It quickly became obvious to him that the only way that the state of Indiana could afford the additional computers was to lower the Total Cost of Ownership for each PC. Open source operating systems and applications were the only way to accomplish that, so Mike started a few pilot programs. At first, students, administrators and teachers were wary. But they quickly understood the reason for the switch, and the students liked having more computer time. After each successful roll-out, other schools would see the benefits and would request open source for their schools. Indiana is now using open source for all of its schools.
Mike Huffman is passionate about getting computers to the children in his schools. He feels that we owe these students the tools, and allowing any child to go an additional year without great computer and Internet access was inexcusable, especially when it cost no more than the original 4 students to 1 PC standard.
I was impressed with his passion and it rubbed off on me. Perhaps education really is in my genetic makeup. My mother owns a Montessori school, my ancestors were some of the earliest presidents at Erskine College in South Carolina, many others were educators and, although my father had always wanted to retire and teach, an early death from cancer foiled that dream.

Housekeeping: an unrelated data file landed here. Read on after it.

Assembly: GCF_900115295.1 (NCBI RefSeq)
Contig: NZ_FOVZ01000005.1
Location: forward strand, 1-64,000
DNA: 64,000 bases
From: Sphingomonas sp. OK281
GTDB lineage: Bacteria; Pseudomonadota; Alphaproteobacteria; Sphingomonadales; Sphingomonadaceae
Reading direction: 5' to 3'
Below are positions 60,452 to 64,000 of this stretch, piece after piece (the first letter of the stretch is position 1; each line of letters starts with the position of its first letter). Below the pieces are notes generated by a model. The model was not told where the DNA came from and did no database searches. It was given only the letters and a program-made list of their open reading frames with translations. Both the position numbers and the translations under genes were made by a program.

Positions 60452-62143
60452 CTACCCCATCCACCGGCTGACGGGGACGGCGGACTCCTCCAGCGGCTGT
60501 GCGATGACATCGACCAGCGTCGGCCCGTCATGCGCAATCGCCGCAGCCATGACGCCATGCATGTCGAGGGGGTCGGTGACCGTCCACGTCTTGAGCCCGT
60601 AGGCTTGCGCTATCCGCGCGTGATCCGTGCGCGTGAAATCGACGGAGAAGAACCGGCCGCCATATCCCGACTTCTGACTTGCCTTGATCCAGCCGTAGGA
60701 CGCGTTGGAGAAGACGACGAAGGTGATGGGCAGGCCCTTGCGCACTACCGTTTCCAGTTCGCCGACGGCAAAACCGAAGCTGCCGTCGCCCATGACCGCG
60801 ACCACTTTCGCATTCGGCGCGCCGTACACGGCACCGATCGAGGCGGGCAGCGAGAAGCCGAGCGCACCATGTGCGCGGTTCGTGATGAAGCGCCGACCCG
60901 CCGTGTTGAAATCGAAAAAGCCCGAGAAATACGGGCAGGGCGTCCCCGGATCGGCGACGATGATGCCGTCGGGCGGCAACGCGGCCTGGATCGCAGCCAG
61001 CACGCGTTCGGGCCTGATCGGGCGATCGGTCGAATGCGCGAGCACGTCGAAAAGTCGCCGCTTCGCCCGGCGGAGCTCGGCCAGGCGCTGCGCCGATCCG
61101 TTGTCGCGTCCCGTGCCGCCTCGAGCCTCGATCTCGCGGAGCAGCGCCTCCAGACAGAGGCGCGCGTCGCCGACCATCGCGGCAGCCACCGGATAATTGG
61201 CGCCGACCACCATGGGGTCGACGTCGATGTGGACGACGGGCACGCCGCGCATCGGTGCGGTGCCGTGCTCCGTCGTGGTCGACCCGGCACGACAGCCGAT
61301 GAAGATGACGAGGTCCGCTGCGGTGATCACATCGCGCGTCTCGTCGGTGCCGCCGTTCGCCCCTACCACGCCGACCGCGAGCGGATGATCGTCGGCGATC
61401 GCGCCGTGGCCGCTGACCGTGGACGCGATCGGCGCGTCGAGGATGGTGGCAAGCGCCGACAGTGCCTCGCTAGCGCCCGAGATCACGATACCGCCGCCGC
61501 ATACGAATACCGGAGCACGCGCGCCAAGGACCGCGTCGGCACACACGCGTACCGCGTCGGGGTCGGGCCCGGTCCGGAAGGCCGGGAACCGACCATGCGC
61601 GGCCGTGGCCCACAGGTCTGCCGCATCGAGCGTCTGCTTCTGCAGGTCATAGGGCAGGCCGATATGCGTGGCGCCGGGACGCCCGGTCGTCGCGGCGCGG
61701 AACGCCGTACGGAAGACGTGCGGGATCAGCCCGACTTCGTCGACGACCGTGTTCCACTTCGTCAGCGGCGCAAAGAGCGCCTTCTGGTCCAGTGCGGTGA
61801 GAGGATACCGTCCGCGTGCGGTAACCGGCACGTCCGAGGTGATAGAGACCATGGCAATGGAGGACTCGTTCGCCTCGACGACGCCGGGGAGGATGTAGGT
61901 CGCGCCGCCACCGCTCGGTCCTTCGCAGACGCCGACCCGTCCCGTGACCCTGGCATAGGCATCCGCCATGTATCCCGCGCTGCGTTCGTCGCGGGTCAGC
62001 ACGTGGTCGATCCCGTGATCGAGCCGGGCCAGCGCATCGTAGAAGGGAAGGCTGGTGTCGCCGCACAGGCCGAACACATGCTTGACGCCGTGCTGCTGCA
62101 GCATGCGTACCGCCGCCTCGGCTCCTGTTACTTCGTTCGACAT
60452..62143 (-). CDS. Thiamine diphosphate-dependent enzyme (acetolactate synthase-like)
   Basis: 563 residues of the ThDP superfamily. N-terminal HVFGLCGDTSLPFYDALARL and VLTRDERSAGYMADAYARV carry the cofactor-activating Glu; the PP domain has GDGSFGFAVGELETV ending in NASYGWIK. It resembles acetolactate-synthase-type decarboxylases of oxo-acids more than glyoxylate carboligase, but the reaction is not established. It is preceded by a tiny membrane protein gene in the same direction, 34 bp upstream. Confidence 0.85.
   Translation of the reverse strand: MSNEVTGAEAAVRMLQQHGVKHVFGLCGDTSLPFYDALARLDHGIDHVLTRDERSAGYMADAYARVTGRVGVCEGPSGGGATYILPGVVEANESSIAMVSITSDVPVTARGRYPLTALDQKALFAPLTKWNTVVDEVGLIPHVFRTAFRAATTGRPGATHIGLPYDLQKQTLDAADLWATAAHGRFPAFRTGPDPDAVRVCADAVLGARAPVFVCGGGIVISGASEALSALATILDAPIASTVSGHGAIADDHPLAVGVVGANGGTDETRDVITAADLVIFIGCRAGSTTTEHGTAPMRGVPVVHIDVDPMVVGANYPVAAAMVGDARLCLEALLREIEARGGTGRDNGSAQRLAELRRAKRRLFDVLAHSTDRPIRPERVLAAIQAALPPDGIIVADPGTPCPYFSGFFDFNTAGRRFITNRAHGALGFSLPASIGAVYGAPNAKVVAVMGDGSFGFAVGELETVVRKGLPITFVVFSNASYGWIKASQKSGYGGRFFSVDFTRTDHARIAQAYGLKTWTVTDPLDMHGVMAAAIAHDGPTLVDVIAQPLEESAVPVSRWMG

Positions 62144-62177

I've never been one to take chances, but everything pointed me toward open source. It was a way to pay honor to my parents and ancestors and a way to make a difference in education. I walked away from a great job, but I truly believe I've walked into a greater job. If only one more student gets enough computer time to make a difference in his future, I'll be more successful than I ever hoped. And, speaking of hoping, I'm hoping this story gets your school district into looking at open source.
For further information, see:
Indiana Access: Open Source Programs 2007
InAccess: Affordable Classroom Computers for Every Secondary Student
An Argument for Open Source Software in Education
Finally, go to the Indiana Dept. of Education and type "Open Source" into the search box at the upper right.